Russia to Withdraw From Space Station After 2024
The head of Russia’s space agency has announced the country’s departure from the ISS after 2024.
Why it matters
The ISS is a symbol of peaceful, global scientific pursuit — one that NASA hopes to keep in place until 2030.
On Tuesday, the head of Russian space agency Roscosmos announced Russia’s intent to withdraw from the International Space Station come 2024. News of the proposed parting arrives amid global tensions rooted in the nation’s invasion of Ukraine — and after nearly 30 years of scientific camaraderie between Russia and the United States.
“We will fulfill all our obligations to our partners, but the decision and withdrawal from this station after 2024 were made,” said Yuri Borisov, who was appointed to his position just this month, speaking during a meeting with Russian President Vladimir Putin. By contrast, NASA envisions ISS operations continuing until the year 2030, a goal which was affirmed by the White House last year.
So if Russia’s decision to exit the orbiting laboratory doesn’t affect the US timeline, about six years of station endeavors could go on without Russian involvement. In a sense, this departure could also mark the dissolution of a time-honored, peaceful bond between the two countries — one born in the name of apolitical science after the Cold War.
At a conference today, Robyn Gatens, NASA’s director of the ISS, said she still hasn’t heard anything official from her Russian counterparts about stepping back from the collaboration, according to Reuters. However, she suggests “the Russians, just like us, are thinking ahead to what’s next for them,” according to CNN. “As we are planning transition after 2030 to commercially operated space stations in low earth orbit, they have a similar plan. And so they’re thinking about that transition as well.”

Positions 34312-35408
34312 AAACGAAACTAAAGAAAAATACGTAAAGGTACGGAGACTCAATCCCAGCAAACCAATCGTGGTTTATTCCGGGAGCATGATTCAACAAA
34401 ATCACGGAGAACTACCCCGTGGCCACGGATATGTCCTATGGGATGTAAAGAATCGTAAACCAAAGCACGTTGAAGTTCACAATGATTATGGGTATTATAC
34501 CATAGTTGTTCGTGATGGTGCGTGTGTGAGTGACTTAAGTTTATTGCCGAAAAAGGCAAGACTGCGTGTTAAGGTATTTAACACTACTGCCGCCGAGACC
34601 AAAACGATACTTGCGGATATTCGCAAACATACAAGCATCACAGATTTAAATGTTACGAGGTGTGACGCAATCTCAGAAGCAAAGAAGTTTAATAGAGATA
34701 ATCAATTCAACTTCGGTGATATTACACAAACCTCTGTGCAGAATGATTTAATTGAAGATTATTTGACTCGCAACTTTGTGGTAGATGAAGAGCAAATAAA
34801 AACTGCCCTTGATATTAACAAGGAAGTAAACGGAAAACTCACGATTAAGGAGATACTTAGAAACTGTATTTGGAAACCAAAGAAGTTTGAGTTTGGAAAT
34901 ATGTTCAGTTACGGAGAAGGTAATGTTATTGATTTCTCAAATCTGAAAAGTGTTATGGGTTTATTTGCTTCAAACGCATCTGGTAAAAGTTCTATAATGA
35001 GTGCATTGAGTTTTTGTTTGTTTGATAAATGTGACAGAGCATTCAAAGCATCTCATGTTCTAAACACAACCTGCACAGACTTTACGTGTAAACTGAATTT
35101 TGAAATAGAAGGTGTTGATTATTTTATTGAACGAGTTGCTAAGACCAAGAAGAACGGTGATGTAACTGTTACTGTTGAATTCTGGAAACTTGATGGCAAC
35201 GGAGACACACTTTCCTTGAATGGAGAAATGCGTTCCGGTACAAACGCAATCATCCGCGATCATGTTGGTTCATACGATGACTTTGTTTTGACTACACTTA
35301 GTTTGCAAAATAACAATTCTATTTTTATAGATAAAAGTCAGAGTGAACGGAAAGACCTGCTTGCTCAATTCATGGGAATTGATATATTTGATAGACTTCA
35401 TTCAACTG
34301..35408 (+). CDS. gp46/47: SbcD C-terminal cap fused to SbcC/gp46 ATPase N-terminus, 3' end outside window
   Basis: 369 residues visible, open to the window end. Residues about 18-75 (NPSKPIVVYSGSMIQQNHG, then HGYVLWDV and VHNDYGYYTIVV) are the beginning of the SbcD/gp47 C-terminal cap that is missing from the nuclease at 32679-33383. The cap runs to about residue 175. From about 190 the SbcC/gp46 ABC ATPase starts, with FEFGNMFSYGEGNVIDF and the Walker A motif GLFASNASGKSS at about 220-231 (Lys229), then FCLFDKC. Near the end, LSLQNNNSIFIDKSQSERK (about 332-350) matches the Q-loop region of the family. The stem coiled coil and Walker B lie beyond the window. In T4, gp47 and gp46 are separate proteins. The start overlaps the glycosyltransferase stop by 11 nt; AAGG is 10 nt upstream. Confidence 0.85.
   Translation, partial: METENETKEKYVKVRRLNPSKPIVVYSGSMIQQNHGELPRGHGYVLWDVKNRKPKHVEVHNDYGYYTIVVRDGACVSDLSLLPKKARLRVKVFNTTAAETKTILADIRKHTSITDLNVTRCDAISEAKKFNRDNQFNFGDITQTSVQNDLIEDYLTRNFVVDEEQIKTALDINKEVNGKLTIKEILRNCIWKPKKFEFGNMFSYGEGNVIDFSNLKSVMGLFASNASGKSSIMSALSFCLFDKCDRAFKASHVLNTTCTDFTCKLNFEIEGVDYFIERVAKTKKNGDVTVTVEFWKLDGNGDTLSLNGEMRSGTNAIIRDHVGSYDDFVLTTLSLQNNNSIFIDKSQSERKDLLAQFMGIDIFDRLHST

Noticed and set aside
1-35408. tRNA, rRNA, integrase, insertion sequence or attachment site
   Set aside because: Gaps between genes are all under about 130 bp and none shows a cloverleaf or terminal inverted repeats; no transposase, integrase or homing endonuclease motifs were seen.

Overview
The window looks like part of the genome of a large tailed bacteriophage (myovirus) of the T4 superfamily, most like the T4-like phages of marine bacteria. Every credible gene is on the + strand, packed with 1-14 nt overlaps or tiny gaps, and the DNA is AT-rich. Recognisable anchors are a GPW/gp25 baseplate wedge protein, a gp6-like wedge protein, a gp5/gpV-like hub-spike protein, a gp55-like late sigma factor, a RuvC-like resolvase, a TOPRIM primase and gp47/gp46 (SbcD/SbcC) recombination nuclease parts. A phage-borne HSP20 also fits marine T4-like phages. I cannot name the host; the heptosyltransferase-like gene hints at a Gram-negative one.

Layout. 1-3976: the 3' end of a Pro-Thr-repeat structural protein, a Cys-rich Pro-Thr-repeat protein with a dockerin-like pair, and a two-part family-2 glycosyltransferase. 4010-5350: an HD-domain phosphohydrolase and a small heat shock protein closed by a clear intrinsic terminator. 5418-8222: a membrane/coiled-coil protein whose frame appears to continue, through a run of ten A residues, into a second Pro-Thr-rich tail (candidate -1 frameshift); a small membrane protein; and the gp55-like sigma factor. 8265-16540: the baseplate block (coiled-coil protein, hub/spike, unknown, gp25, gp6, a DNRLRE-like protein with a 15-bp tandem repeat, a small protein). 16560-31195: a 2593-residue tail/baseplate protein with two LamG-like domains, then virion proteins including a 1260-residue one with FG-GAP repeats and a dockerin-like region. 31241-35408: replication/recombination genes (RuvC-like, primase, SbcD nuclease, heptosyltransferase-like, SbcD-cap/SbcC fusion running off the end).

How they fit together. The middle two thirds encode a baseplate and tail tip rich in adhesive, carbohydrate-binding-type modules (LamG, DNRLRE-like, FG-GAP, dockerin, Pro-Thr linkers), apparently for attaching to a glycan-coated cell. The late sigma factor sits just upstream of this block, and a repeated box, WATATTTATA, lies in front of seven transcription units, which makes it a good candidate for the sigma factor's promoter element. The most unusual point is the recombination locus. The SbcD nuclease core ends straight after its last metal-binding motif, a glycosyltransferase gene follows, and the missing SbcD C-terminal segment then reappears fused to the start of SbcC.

Though in his meeting with Putin, Borisov offered some direct context. The former Russian deputy prime minister said his main hope is that by 2024, Russia will begin to form its own orbital station. And more generally, Borisov stated that he wants to refocus Roscosmos’ attention on space services vital to the Russian economy. This includes communication, data transmission, and meteorological and geodetic information, he said. Geodetic information is a type of Earth science focused on the geometry of our planet.
Though a firm plan of action like Borisov’s hadn’t been proclaimed before, the Russian agency has hinted at an inclination to leave the ISS. Conflict surrounding the Russia-Ukraine war has only exacerbated this desire.
Among a few rather bizarre threats, like floating the idea of dropping the ISS on the US, former Roscosmos head Dmitry Rogozin, threatened to pull his nation out of the ISS program during his recent tenure. Rogozin made pointed declarations like “the decision has been taken already; we’re not obliged to talk about it publicly,” in reference to removing ties to the orbiting science hub, according to Bloomberg. Mirroring Borisov’s recent sentiments, he also said “in accordance with our obligations, we’ll inform our partners about the end of our work on the ISS with a year’s notice.”
“The industry is in a difficult situation, and I see my main task, together with my colleagues, not to drop, but to raise the bar,” Borisov said. “I believe that the future of Russian manned cosmonautics should primarily be based on a balanced and systematic scientific program, so that each flight enriches us with knowledge in the field of space.”
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